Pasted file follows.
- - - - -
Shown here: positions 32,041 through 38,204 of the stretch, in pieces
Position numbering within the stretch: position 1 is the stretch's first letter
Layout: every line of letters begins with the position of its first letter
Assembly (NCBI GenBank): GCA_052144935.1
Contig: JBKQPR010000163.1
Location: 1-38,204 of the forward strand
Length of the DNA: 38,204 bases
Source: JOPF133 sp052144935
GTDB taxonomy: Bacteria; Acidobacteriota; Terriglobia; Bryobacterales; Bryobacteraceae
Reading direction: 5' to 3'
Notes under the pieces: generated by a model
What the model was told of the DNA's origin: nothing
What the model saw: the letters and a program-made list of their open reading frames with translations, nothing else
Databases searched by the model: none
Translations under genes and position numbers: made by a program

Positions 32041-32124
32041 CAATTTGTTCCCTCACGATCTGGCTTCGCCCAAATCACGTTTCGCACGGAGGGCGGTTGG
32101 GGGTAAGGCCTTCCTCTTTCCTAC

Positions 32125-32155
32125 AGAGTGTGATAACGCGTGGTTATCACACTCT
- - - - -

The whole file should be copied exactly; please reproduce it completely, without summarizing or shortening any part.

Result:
Shown here: positions 32,041 through 38,204 of the stretch, in pieces
Position numbering within the stretch: position 1 is the stretch's first letter
Layout: every line of letters begins with the position of its first letter
Assembly (NCBI GenBank): GCA_052144935.1
Contig: JBKQPR010000163.1
Location: 1-38,204 of the forward strand
Length of the DNA: 38,204 bases
Source: JOPF133 sp052144935
GTDB taxonomy: Bacteria; Acidobacteriota; Terriglobia; Bryobacterales; Bryobacteraceae
Reading direction: 5' to 3'
Notes under the pieces: generated by a model
What the model was told of the DNA's origin: nothing
What the model saw: the letters and a program-made list of their open reading frames with translations, nothing else
Databases searched by the model: none
Translations under genes and position numbers: made by a program

Positions 32041-32124
32041 CAATTTGTTCCCTCACGATCTGGCTTCGCCCAAATCACGTTTCGCACGGAGGGCGGTTGG
32101 GGGTAAGGCCTTCCTCTTTCCTAC

Positions 32125-32155
32125 AGAGTGTGATAACGCGTGGTTATCACACTCT